638 F2d 1152 Manasen v. California Dental Services

638 F.2d 1152

1979-1 Trade Cases 62,530

Sheridan MANASEN et al., Plaintiff-Appellant (Cross-Appellee),
CALIFORNIA DENTAL SERVICES, Defendant-Appellee (Cross-Appellant).

Nos. 77-1751, 77-1752.

United States Court of Appeals,
Ninth Circuit.

Feb. 15, 1979.
As Amended March 15, 1979.

John L. Cooper (argued), of Farella, Braun & Martel, San Francisco, Cal., for plaintiff-appellant (cross-appellee).

Peter A. Sloss (argued), of Martin, Munter & Keegin, San Francisco, Cal., for defendant-appellee (cross-appellant).

Appeal from the United States District Court for the Northern District of California.

Before CHOY and SNEED, Circuit Judges, and KERR*, District Judge.


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Eleven California dentists, six of whom are participating dentists and five of whom are non-participating dentists under California Dental Services (CDS), a non-profit prepaid dental care plan, brought a class action against CDS. They allege both primary and secondary boycott by CDS and its subscribers against non-participating dentists, as well as coercion, price-fixing and intimidation. We reverse and remand.


Under § 2(b) of the McCarran Act, 15 U.S.C. § 1012(b), the Federal antitrust laws (Sherman Act, Clayton Act, Federal Trade Commission Act) are "applicable to the business of insurance to the extent that such business is not regulated by State Law." But if state law regulates the business of insurance no act of Congress is to supersede the state law (unless such act specifically relates to the business of insurance). However, § 3(b) of the McCarran Act, 15 U.S.C. § 1013(b), removes the § 2(b) exemption from the Sherman Act as to "any agreement to boycott, coerce, or intimidate, or act of boycott, coercion, or intimidation."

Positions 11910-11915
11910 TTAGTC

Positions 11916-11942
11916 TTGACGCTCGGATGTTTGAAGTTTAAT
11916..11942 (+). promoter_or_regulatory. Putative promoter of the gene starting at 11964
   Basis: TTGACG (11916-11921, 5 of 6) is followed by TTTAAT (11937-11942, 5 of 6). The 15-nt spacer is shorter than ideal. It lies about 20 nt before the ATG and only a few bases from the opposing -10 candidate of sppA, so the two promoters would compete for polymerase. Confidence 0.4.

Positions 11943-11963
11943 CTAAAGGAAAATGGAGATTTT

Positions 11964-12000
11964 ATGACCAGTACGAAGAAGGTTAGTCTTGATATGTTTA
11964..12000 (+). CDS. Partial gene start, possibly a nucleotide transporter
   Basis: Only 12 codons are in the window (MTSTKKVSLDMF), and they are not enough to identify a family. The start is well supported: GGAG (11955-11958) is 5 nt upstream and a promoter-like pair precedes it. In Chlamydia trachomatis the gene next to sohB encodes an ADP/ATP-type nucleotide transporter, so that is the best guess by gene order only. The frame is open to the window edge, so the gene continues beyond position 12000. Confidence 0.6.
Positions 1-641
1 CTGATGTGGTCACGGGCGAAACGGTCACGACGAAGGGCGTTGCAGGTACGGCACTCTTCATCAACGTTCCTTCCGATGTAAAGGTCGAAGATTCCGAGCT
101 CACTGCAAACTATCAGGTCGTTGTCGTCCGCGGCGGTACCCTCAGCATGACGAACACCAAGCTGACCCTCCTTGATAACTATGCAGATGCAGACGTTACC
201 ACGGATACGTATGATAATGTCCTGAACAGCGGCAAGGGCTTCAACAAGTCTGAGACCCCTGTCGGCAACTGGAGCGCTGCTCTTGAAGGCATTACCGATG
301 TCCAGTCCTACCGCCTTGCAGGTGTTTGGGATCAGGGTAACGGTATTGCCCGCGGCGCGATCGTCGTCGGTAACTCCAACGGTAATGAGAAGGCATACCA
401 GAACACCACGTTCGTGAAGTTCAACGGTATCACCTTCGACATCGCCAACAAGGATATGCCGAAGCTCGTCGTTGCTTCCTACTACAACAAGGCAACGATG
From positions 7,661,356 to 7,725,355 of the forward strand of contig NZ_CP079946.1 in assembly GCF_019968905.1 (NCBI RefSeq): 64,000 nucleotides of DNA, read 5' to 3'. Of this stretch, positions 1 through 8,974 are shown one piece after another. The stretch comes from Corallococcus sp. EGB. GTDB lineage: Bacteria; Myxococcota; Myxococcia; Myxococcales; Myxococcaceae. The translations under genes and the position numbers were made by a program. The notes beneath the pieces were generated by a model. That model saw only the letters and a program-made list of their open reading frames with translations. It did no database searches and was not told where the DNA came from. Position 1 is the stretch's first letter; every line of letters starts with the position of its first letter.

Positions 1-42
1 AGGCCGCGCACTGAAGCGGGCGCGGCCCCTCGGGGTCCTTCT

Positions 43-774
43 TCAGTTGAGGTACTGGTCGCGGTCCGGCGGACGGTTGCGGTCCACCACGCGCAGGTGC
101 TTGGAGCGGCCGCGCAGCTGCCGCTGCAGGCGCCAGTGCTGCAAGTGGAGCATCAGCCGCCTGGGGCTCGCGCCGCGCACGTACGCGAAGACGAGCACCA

The district court granted summary judgment in favor of CDS, construing the § 3(b) exception narrowly to only insurance companies blacklisting another insurance company not to insurance companies boycotting, coercing or intimidating policy-holders at large. The district court relied on this circuit's Addrisi v. Equitable Life Assurance Society of the United States, 503 F.2d 725 (9th Cir. 1974), cert. denied, 420 U.S. 929, 95 S.Ct. 1129, 43 L.Ed.2d 400 (1975).


We must reverse and remand because, subsequent to the district court's decision, the Supreme Court ruled on a First Circuit decision which conflicted with Addrisi, to wit, Barry v. St. Paul Fire & Marine Insurance Co., 555 F.2d 3 (1st Cir. 1977). In rejecting the insurance companies' contention "that only insurance companies and agents could be victims of practices within the reach of the boycott exception," the Court approved the broad construction of the § 3(b) exception favored by the First Circuit. St. Paul Fire & Marine Insurance Co. v. Barry, 438 U.S. 531, 98 S.Ct. 2923, 57 L.Ed.2d 932 (1978).


But, argues the company here, even if § 3(b) applies as to dentists and CDS, the claims the dentists make do not amount to "boycott, coercion, or intimidation," citing Travelers Insurance Co. v. Blue Cross of Western Pennsylvania, 481 F.2d 80, 84 (3rd Cir. 1973), cert. denied, 414 U.S. 1093, 94 S.Ct. 724, 38 L.Ed.2d 550 (1973). Since the district court relied on Addrisi and did not consider whether the allegations in the complaint if proved constituted boycott, coercion or intimidation, the grant of summary judgment must be reversed.


Defendants below cross-appeal from the district court's failure to order the dentists to send notice to the class they purported to represent. The district court wrote: "Court did not deem it necessary that notice be sent to class." In this the district court erred, for the Supreme Court has held that notice to a class represented under Fed.R.Civ.P. 23(b)(3) is mandatory and not discretionary under Fed.R.Civ.P. 23(c)(2). Eisen v. Carlisle & Jacquelin, 417 U.S. 156, 176, 94 S.Ct. 2140, 40 L.Ed.2d 732 (1974).1



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The Honorable Ewing T. Kerr, Senior United States District Judge for the District of Wyoming, sitting by designation


The dentists' arguments regarding Fed.R.Civ.P. 23(e) are inapposite